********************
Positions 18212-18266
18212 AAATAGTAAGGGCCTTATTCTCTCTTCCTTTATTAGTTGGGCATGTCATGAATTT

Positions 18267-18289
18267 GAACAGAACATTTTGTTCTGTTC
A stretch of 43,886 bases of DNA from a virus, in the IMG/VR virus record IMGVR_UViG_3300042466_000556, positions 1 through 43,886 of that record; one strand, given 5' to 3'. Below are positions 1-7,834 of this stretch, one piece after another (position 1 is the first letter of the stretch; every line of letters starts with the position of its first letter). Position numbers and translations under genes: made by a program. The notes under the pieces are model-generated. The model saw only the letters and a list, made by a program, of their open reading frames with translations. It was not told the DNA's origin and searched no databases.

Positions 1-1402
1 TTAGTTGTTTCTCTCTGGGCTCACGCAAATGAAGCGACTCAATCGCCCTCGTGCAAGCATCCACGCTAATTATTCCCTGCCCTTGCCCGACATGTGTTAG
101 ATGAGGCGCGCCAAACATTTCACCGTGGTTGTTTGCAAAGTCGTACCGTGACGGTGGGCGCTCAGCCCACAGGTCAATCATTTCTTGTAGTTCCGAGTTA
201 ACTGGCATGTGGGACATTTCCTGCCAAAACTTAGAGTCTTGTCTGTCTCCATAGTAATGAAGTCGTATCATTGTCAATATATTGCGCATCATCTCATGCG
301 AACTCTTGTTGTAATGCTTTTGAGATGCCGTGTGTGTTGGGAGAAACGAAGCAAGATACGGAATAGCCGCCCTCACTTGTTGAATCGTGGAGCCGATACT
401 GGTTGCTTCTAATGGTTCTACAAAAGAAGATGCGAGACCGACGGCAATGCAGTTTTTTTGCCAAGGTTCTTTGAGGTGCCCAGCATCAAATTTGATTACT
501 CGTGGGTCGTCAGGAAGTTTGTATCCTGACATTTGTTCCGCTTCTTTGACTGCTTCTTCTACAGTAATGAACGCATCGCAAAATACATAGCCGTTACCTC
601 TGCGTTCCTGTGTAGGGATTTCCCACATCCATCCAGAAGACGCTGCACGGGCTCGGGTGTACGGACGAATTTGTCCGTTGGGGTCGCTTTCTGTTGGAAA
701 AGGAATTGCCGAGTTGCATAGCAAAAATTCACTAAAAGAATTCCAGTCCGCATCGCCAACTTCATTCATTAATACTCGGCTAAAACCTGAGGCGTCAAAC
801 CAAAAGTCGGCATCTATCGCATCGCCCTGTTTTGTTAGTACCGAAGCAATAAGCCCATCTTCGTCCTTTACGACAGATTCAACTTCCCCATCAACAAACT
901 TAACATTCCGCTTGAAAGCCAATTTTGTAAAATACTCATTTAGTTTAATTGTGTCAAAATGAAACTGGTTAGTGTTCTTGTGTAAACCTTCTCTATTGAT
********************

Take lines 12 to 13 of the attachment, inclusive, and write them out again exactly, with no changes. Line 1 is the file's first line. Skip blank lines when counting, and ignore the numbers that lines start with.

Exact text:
501 CGTGGGTCGTCAGGAAGTTTGTATCCTGACATTTGTTCCGCTTCTTTGACTGCTTCTTCTACAGTAATGAACGCATCGCAAAATACATAGCCGTTACCTC
601 TGCGTTCCTGTGTAGGGATTTCCCACATCCATCCAGAAGACGCTGCACGGGCTCGGGTGTACGGACGAATTTGTCCGTTGGGGTCGCTTTCTGTTGGAAA